- Published on Tuesday, 25 June 2013 03:34
- Written by The Daily Herald
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WASHINGTON--The U.S. Supreme Court avoided a major ruling on affirmative action in college student admissions on Monday, but warned that university policies that take race into account could be more vulnerable to legal challenges in the future.
In a lopsided 7-1 vote that few expected, the justices sent a case about the policy at the University of Texas at Austin back to a lower court for reconsideration. That means Abigail Fisher, a white woman from suburban Houston, will have a second chance to argue that she was wrongly rejected entry to the university while minority students with similar grades and test scores were admitted thanks to the admissions policy.
To the relief of affirmative action supporters, the high court left intact existing court precedent that allows for limited consideration of race in university admissions. Elaborating on how its previous rulings should be interpreted, the Supreme Court ruled that when an appeals court rehears the case, it must show less deference to the university when analyzing whether the policy violated the Constitution's guarantee of equal protection. That means the University of Texas program still hangs in the balance.
Lee Bollinger, the president of Columbia University and a leading affirmative action supporter, said the ruling would likely further embolden opponents of such programs. "People who are opposed to this are very determined," he said. "I would fully anticipate challenges continuing."
The justices' tussle with this divisive issue reflects a political debate that has been ongoing since President John Kennedy's administration of the early 1960s over the sort of "affirmative action" to be taken to help blacks and other minorities. The Supreme Court has been at the center of disputes over when universities may consider applicants' race since 1978, when it forbade quotas in its groundbreaking Bakke case decision but said schools could weigh race with other factors.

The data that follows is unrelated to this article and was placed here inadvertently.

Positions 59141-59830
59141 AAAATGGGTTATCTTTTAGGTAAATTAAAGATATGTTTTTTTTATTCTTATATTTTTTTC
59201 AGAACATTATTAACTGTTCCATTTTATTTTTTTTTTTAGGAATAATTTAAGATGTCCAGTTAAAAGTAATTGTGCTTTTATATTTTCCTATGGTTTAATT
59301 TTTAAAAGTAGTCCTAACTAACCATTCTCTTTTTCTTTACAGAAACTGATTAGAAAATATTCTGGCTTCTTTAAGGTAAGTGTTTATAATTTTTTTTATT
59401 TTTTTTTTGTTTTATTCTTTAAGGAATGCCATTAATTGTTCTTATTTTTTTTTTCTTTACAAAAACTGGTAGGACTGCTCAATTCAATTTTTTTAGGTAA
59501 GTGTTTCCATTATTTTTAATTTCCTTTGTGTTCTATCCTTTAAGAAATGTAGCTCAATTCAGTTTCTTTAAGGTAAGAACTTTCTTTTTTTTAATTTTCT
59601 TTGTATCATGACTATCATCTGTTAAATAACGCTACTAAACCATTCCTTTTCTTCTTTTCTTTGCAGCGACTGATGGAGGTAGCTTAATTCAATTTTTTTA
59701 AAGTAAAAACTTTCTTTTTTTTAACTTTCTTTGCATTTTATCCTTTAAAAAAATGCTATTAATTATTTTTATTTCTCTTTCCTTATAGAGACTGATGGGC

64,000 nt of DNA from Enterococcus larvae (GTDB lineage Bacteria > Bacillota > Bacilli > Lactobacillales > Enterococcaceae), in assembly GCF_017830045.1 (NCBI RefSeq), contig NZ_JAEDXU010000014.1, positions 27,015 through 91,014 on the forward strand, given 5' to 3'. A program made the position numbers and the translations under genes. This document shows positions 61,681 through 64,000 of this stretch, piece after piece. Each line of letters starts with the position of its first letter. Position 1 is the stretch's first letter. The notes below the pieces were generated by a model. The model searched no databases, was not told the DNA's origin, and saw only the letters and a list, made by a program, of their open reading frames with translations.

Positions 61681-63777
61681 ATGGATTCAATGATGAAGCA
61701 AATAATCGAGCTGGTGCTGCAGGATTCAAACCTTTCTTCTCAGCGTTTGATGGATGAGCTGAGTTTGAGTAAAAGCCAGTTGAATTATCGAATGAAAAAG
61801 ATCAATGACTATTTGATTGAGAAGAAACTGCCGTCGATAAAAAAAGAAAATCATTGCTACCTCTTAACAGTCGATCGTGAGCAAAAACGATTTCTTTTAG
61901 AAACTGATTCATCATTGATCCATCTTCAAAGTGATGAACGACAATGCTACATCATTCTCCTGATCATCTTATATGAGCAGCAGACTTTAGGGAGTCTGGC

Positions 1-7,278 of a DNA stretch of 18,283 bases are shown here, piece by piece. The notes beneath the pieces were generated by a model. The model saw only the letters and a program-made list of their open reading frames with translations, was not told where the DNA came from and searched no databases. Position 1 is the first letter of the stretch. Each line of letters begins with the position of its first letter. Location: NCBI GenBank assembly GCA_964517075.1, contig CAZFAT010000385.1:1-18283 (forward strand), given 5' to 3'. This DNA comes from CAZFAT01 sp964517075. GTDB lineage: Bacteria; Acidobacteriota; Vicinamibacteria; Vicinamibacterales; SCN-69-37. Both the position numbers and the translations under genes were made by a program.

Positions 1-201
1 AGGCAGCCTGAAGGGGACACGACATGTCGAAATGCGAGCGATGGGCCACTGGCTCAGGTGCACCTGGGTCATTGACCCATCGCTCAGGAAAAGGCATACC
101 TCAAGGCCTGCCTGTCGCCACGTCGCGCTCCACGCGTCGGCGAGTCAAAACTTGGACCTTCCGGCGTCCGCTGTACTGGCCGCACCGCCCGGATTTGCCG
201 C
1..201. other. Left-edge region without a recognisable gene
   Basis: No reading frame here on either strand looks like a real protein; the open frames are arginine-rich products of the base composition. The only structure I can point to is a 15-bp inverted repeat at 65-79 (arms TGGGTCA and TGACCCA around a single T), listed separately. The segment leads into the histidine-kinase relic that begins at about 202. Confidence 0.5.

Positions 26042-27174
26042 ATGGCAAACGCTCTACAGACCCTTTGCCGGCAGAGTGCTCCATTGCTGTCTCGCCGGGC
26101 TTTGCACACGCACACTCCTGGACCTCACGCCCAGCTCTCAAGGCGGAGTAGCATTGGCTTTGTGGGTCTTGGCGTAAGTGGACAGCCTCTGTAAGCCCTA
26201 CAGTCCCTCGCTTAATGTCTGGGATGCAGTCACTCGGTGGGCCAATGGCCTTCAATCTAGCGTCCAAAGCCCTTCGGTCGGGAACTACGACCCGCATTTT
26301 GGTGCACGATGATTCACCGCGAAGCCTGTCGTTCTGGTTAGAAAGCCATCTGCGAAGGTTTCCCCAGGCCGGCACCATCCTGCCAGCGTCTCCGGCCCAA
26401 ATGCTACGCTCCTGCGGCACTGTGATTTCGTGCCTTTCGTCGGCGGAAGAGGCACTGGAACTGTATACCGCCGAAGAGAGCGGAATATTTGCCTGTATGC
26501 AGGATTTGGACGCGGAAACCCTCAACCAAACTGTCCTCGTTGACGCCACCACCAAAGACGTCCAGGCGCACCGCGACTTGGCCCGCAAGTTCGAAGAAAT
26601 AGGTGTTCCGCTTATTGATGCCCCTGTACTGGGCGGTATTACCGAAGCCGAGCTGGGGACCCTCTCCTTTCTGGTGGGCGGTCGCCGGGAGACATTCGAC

Many court-watchers, basing their predictions on October's oral arguments and the court's more conservative makeup since the last big decision on the matter in 2003, had thought the Texas program was doomed and the court might cut back on the use of affirmative action - admissions preferences that benefit minorities to diversify student enrollment - in broader terms. In an opinion by Justice Anthony Kennedy, the court sent a warning to affirmative action advocates that they will need ironclad legal arguments to justify such programs in the future if they are to survive legal challenges.
The 5th U.S. Circuit Court of Appeals in New Orleans, which upheld the program the first time it considered it, must now scrutinize the policy even more closely, including consideration of whether the university could have used a race-neutral alternative, Kennedy said. The university "must make a showing that its plan is narrowly tailored to achieve the only interest that this court has approved in this context," Kennedy wrote.
Under court precedent, that would mean a program that takes into account a broad array of qualifications and characteristics "of which racial or ethnic origin is but a single though important element."